20170203, 09:17  #1 
Feb 2017
Belgium
2 Posts 
complement of si
when s0 = 2, s1 = 2*s0*s01, s2= 2*s1*s11 and so on
everybody will recognize lucaslehmer test M5=31 and divides s3 M7=127 and divides s5 lots of people are looking if Mp is prime or not? but what with the complement? s3/M5 = 607 i'm pretty sure that s3/M5, s5/M7, s11/M13, s15/M17, s17/M19, s29/M31 and s59/M61 are prime. in the last case, this means a number with more than 1.000.000.000 numbers (for those numbers i have proof) (for the moment i'am looking for a prime number with just a little over 1.000.000.000 numbers with similar methodology, creating such a number will take several months or even more time. maybe i can find proof more easily than creating the number :) ... in my rare spare time ...) 
20170203, 16:05  #2  
Undefined
"The unspeakable one"
Jun 2006
My evil lair
3^{2}·647 Posts 
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20170203, 16:59  #3  
"Forget I exist"
Jul 2009
Dumbassville
8,369 Posts 
Quote:


20170204, 07:30  #4  
Jun 2003
4,723 Posts 
Quote:
Quote:
It is highly unlikely that you will find any more primes in this sequence. 

20170204, 12:07  #5  
"Forget I exist"
Jul 2009
Dumbassville
8,369 Posts 
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20170204, 13:22  #6  
"Rashid Naimi"
Oct 2015
Remote to Here/There
1,931 Posts 
Quote:
S15 is composite? Or S15/M17 is composite? Thanks in advance. ETA Coming from axn and including S3 (which is not claimed to be prime), logically it should refer to S15/M17. I just wished members here would be a bit more descriptive for comprehension of folks like myself. Last fiddled with by a1call on 20170204 at 13:45 

20170205, 05:14  #7 
Jun 2003
11163_{8} Posts 
I PRP tested s11/M13, s15/M17, and s17/M19, and all three turned out to be composite. I thought it was obvious (from the quoted portion that preceded) that all references were to s3/M5, s5/M7, etc., but I can see now how it cold be confusing. Sorry.
The "these" refer to basic things that people should be doing before making "bold statements". 
20170205, 06:03  #8  
"Serge"
Mar 2008
Phi(4,2^7658614+1)/2
2^{3}×7×163 Posts 
Quote:
The cofactor of s_{p2}/M_{p} doesn't seem to have any reason to be prime. Sometimes it may be, most of the time it won't.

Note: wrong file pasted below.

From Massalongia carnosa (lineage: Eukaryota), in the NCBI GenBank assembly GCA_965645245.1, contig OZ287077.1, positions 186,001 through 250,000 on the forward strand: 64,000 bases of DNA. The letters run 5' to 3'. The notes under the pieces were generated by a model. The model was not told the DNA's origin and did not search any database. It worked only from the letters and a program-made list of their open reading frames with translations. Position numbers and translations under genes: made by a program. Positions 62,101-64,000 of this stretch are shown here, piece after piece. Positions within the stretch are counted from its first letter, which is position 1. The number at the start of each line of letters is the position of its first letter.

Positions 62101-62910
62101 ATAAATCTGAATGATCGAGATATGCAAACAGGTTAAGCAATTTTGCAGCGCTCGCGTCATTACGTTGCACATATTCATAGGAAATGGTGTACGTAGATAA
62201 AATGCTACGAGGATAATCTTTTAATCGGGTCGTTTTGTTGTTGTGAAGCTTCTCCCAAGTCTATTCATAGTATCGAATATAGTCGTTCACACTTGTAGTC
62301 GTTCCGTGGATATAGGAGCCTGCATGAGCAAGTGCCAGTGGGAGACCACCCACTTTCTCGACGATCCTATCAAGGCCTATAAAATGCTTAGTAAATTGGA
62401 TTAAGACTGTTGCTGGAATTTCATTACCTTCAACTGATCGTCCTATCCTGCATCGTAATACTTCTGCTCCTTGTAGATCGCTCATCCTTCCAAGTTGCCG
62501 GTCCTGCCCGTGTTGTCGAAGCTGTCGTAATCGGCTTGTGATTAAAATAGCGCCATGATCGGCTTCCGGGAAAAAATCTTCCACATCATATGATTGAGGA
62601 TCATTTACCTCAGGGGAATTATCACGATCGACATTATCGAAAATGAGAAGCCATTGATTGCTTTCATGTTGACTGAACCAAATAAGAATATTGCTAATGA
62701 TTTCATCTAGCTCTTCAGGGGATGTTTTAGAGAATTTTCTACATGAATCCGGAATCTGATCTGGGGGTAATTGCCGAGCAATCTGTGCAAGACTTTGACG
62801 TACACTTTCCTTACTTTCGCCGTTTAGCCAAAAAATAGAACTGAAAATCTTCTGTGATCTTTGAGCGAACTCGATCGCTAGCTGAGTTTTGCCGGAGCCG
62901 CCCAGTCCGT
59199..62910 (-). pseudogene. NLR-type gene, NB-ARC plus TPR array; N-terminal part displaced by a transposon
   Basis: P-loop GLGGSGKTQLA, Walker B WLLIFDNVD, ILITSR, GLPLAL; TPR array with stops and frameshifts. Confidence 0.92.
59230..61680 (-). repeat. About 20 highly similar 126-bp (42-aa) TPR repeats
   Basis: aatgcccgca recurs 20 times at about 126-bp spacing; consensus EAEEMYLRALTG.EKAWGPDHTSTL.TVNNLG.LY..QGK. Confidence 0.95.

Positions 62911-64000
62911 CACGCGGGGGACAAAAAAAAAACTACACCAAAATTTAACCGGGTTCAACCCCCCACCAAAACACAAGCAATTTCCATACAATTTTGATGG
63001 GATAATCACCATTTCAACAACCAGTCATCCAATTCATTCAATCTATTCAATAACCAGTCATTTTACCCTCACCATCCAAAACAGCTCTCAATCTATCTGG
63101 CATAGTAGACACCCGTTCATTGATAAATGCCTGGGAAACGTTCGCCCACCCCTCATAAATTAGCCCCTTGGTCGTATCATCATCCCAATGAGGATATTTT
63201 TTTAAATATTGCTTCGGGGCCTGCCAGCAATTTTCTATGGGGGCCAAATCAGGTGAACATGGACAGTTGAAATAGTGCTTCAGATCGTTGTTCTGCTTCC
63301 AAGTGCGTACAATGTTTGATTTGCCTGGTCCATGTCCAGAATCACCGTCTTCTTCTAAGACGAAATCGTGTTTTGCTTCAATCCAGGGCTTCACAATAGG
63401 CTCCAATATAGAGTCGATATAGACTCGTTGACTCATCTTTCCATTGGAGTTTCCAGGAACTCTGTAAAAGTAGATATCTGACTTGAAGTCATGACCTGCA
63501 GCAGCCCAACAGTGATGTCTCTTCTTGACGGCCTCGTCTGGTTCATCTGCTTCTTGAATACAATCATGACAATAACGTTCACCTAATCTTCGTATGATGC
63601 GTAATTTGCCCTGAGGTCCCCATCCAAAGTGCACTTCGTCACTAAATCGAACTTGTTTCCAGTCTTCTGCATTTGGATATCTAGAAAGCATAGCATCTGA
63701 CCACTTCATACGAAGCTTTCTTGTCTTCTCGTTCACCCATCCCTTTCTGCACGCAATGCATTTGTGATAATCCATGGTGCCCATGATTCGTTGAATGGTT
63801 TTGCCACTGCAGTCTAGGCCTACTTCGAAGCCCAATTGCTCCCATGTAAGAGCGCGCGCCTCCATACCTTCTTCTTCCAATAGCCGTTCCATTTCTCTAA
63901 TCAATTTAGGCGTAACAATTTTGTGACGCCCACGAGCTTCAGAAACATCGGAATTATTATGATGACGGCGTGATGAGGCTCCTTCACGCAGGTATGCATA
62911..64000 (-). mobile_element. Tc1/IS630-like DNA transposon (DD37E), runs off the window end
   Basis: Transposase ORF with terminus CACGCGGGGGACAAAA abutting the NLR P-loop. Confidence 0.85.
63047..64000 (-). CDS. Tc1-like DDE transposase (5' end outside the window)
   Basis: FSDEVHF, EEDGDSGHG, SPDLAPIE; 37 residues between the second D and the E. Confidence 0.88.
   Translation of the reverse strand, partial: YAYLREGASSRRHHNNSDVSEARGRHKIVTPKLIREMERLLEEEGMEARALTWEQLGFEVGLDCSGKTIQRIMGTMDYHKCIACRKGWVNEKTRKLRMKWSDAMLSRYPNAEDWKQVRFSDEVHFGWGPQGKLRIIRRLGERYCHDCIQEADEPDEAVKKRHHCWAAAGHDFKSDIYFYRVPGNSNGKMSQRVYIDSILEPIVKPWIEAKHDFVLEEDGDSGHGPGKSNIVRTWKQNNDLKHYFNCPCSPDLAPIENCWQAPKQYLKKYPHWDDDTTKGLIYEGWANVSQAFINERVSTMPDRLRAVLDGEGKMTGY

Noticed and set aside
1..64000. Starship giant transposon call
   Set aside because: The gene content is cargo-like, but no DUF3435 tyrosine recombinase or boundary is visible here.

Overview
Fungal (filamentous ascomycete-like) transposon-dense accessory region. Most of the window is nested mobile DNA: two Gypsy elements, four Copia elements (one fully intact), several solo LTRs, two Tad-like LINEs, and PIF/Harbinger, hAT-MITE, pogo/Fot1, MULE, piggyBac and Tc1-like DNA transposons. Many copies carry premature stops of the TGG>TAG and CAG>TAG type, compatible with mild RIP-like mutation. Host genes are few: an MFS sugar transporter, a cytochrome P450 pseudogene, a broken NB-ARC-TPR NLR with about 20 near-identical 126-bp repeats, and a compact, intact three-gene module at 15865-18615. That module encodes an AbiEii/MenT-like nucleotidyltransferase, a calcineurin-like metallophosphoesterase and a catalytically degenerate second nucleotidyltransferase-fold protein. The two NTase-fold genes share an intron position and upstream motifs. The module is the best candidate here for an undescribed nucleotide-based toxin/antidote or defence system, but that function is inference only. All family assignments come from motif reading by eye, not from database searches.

20170205, 13:15  #9 
Feb 2017
Belgium
2 Posts 
on the basis, I started with some sequence
f0 = 7 f1 = 7*2702f0 ... fi=fi1*2702fi2 ... the strange thing was that 7 + i*24 seemed to be prime when it was a divisor of fi it worked for the first thousands and thousands and more i and I still don't know where it goes wrong the first time fi mod (7+i24) = 0 seems to hold in most cases (primes of the form 7 + i*24) although I know sometimes you get 0 not on ith place and apparently there are cases when you get 0 and 7 + i*24 is not a prime ... it was to good to be true (like most of the times) 
20170205, 14:05  #10 
Just call me Henry
"David"
Sep 2007
Cambridge (GMT/BST)
1011001100111_{2} Posts 
An alternative formulation for the LucasLehmer test:
\(s_i=\sqrt2s_{i1}+s_{i2}; s_0=2, s_1=\sqrt2\) \(M_p=2^p1\) is prime iff \(s_{2^{n1}}\equiv0 (mod M_p)\) This is an example of a lucaslehmer sequence which is a generalization of lucas sequences. The normal formula that we know doubles i. \(s_{2i}=s_i^22\) See http://siauliaims.su.lt/pdfai/2009/Ericksen09.pdf for further reading. 
20170215, 02:02  #11  
Just call me Henry
"David"
Sep 2007
Cambridge (GMT/BST)
5×31×37 Posts 
Quote:
\(s_i=4s_{i2}s_{i4}; s_0=2, s_2=4\) Looks like I am reinventing the wheel. https://oeis.org/A003500 is already connected to https://oeis.org/A003010 Not surprising really. The standard way of referring to this Lucas sequence of the second kind is \(V_n(4,1)\) It should be possible to work out SNFS polynomials for this sequence. I am unsure whether this will just boil down to x^22 and x^44x^2+2 for n a power of 2.